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McHealthy: How Marketing Incentives Influence Healthy Food Choices
Articles and Chapters
  • Elisa K. Chan, Ecole hôtelière de Lausanne
  • Robert J. Kwortnik, Jr., Cornell University School of Hotel Administration
  • Brian Wansink, Cornell University
Publication Date
Food choices are often habitual, which can perpetuate unhealthy behaviors; that is, selection of foods high in sodium, saturated fat, and calories. This article extends previous research by examining how marketing incentives can encourage healthy food choices. Building on research examining marketing incentives, temporal goals, and habitual behavior, this research shows that certain incentives (behavioral rewards vs. financial discounts) affect individuals with healthy and less healthy eating habits differently. A field study conducted at a corporate cafeteria and three lab studies converge on a consistent finding: The effects of marketing incentives on healthy food choice are particularly prominent for people who have less healthy eating habits. Results showed that behavioral rewards generated a 28.5% (vs. 5.5%) increase in salad sales; behavioral rewards also led to 2 pounds more weight loss for individuals with less healthy eating habits. The research offers important implications for scholars, the food industry, consumers, governments, and policy makers.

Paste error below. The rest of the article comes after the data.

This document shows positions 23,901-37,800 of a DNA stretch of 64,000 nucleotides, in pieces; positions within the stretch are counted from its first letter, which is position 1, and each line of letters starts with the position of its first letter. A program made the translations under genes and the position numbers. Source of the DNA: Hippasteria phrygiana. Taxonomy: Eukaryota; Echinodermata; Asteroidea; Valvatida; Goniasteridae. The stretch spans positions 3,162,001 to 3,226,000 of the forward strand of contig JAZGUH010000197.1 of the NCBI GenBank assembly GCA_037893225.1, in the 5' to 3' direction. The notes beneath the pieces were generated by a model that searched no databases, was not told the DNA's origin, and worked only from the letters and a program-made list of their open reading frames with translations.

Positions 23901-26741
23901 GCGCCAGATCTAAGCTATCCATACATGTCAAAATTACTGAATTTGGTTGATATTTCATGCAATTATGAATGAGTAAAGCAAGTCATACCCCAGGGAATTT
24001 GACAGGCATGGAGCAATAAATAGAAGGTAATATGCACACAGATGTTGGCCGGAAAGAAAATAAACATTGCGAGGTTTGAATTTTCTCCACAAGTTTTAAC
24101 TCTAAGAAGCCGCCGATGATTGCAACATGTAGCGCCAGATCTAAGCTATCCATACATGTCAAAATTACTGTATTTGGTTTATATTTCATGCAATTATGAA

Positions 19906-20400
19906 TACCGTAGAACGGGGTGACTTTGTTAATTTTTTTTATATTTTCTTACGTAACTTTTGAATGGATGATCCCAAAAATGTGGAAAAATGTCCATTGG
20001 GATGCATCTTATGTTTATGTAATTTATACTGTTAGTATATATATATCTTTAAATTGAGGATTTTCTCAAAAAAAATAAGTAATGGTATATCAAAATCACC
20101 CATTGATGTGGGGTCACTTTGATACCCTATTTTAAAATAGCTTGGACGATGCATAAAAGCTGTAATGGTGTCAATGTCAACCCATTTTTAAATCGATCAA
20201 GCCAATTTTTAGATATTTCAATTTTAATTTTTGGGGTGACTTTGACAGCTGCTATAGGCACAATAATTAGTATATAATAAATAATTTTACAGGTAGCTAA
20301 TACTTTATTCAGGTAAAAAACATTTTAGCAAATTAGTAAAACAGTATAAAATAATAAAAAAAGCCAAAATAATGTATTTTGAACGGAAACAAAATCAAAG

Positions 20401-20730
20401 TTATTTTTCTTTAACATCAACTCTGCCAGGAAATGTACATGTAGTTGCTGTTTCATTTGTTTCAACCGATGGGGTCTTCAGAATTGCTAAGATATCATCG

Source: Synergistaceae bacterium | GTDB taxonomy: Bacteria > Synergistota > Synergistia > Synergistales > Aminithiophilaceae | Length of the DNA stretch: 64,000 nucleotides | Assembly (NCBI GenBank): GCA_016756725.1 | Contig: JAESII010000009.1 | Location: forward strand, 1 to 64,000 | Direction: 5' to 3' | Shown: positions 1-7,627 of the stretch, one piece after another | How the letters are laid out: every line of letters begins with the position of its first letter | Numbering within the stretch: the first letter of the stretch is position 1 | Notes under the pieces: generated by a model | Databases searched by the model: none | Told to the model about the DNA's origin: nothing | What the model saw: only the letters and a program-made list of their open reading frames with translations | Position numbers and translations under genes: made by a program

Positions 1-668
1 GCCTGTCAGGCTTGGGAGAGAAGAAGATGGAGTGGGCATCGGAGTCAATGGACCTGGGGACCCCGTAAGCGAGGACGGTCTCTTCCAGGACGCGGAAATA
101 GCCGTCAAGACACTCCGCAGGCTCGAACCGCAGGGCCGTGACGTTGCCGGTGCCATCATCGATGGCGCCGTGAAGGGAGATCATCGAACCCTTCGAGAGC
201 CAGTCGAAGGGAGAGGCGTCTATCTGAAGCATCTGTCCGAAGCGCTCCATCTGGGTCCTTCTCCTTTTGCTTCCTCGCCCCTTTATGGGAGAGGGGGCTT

Required Publisher Statement
© Cornell University. Reprinted with permission. All rights reserved.

Citation Information

Chan, E. K., Kwortnik, R., & Wansink, B. (2017). McHealthy: How marketing incentives influence healthy food choices. Cornell Hospitality Quarterly, 58(1), 6-22. doi: 10.1177/1938965516668403